June 13, 2012 |
WASHINGTON — A new survey of U.S. family finances released by the Federal Reserve on Monday documents in painful detail just how deeply the Great Recession and its aftermath has been felt in household budgets across America. The Survey of Consumer Finances, conducted every three years and covering a span from 2007 to 2010, documents steep declines in family income that correspond to what many Americans already know about their own declining net worth. It also shows how the South and West have felt more pain than the rest of the country because of the severity of the housing sector's downturn there, and provides evidence that the self-employed and business owners have taken it on the chin in recent years.
March 12, 2012
By Lewis Diuguid Because of this country's racist past, the future for people of color, and for the United States overall, doesn't look too promising. That was the conclusion of a report by the group United for a Fair Economy. Consider that in 1980, the U.S. population was 80 percent white. By 2010, the white portion had dropped to 65 percent. The Census Bureau now projects that by 2042, eight years sooner than once predicted, the United States will become a majority-minority nation.
February 16, 2011
AMONG the more egregious shortcomings of your Legislature - a bloated body known for greed, avarice and inaction - are its disregard for the people it's supposed to serve and its high regard for serving itself. An example is the shameful silence of its so-called leaders on the issue of health insurance for lower-income working Pennsylvanians. A state program called adultBasic, which provides low-cost, minimal health-care coverage to 41,424 folks (5,999 in Philly), is set to expire Feb. 28 because it has run out of money.
April 9, 2010 |
Democratic gubernatorial candidate Dan Onorato and his wife, Shelly, reported $111,636 in total income last year, according to a partial copy of the tax return they filed with the IRS. The return, along with similar reports for each of the four previous years, were released Thursday to The Inquirer at the newspaper's request. Onorato, of Pittsburgh, earned $90,000 as the elected Allegheny County executive. Most of the rest of the family's income came from Shelly Onorato's work as a part-time dental hygienist and health-care consultant.
March 28, 2010 |
Their 2008 family income ranged from a little above $83,000 to almost $216,000. Four of the six candidates running for governor - two Democrats and two Republicans - complied with a request from The Inquirer to release income-tax information for recent years so that voters could gain a sense of their finances. Three of the candidates, as requested, also released statements from their doctors on their physical fitness to serve as governor. Democrats Dan Onorato, the Allegheny County executive, and State Sen. Anthony Hardy Williams, of Philadelphia, failed to supply either sort of information.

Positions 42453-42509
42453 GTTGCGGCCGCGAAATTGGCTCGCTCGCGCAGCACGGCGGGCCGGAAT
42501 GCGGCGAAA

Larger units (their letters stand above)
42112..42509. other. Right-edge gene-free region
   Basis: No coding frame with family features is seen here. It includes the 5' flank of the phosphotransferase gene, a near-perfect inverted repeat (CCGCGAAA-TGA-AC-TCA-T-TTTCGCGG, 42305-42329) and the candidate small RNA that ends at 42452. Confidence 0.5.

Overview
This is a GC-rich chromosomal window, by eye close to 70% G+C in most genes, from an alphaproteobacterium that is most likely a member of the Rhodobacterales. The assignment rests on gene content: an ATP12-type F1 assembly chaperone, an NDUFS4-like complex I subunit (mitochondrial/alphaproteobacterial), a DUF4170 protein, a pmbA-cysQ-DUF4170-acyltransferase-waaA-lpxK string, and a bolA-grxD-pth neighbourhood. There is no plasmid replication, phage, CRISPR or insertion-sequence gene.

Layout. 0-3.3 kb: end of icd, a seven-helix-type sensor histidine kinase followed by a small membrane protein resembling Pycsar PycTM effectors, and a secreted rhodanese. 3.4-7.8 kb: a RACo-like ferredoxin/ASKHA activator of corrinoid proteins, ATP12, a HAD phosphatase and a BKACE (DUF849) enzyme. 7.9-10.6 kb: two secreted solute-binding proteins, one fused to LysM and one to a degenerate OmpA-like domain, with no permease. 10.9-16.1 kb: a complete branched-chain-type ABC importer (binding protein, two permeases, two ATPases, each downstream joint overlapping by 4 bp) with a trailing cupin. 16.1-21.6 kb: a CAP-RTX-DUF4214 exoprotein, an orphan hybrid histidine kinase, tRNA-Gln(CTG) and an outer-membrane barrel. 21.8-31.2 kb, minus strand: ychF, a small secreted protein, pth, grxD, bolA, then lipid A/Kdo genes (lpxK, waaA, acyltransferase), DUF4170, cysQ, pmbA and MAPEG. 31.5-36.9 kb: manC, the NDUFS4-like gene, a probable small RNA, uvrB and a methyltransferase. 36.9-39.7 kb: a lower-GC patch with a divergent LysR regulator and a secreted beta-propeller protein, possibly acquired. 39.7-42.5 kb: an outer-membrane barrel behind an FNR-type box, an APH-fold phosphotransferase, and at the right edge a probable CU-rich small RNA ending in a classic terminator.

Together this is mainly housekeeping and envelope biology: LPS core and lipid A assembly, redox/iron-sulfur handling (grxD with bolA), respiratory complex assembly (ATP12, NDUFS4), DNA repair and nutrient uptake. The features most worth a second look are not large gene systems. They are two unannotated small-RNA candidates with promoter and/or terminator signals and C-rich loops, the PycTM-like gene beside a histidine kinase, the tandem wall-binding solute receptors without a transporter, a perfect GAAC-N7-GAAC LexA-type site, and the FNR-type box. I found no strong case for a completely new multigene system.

March 28, 2007 |
Michael L. Krancer, a Republican candidate for state Supreme Court, lives in a $1.7 million home atop a rolling hill in Bryn Mawr with a pool and a cabana. Taxes alone were $42,000 a year. Then there is private-school tuition for his two daughters and his five cars, including two Mercedes-Benzes. There's just no way he could afford all this on his $127,000 salary as a judge with the state's Environmental Hearing Board, lawyers for a challenger argued yesterday. They asked a state judge to bump Krancer from the May 15 primary ballot, claiming he had failed to disclose other sources of income.
March 24, 2006 |
Following through on a promise to make it easier for low- and middle-income students to attend the University of Pennsylvania, president Amy Gutmann announced yesterday that Penn would cover the full cost of undergraduate education - including room and board - for students with family incomes of $50,000 or less. "The signal it sends is you can afford to come to Penn, if you can get into Penn," said Gutmann, who described "equal educational opportunity" as one of her "highest priorities.
September 5, 2005 |
John Sweeney is president of the AFL-CIO This Labor Day, we read that more jobs are out there and the housing market is booming. The nation must be doing well, right? Not so fast. Despite the "recovery," economic dissatisfaction among working Americans is increasing. Nearly 60 percent are not happy with the country's economic situation, according to new research by Peter D. Hart Research for the AFL-CIO. And it's deeper than rising gas prices. Working people are facing tough times - even if the talking heads haven't noticed yet. A record 53 percent of working people say their family's income is falling behind the cost of living; that's the first time more than half have reported falling behind.
March 15, 2005
Wrong Bucks towns got handouts from state RE: Christine Schiavo's March 10 article "4 towns get improvement funds," on the first Bucks County communities to receive $2.3 million in state grants for municipal improvements: Which struggling, low-income towns would one imagine would be in need of government subsidies to finance projects they cannot afford to pay for themselves? Bristol Borough, Penndel or perhaps Morrisville? Hardly. They were Yardley, Quakertown, Doylestown Borough and Doylestown Township.
January 23, 2005 |
On television they are the undisputed queens of the household, swapping families in one show and living desperate lives on another. In the movies, they might come in the Stepford variety. Wives. Throughout history, "The Mrs. " has worn many hats - from husband's chattel to modern independent spouse. Gone are the days when brides automatically adopted their husbands' names. Erased are the marriage vows that required a woman to "obey. " Forgotten is the archaic man-and-his-castle mentality.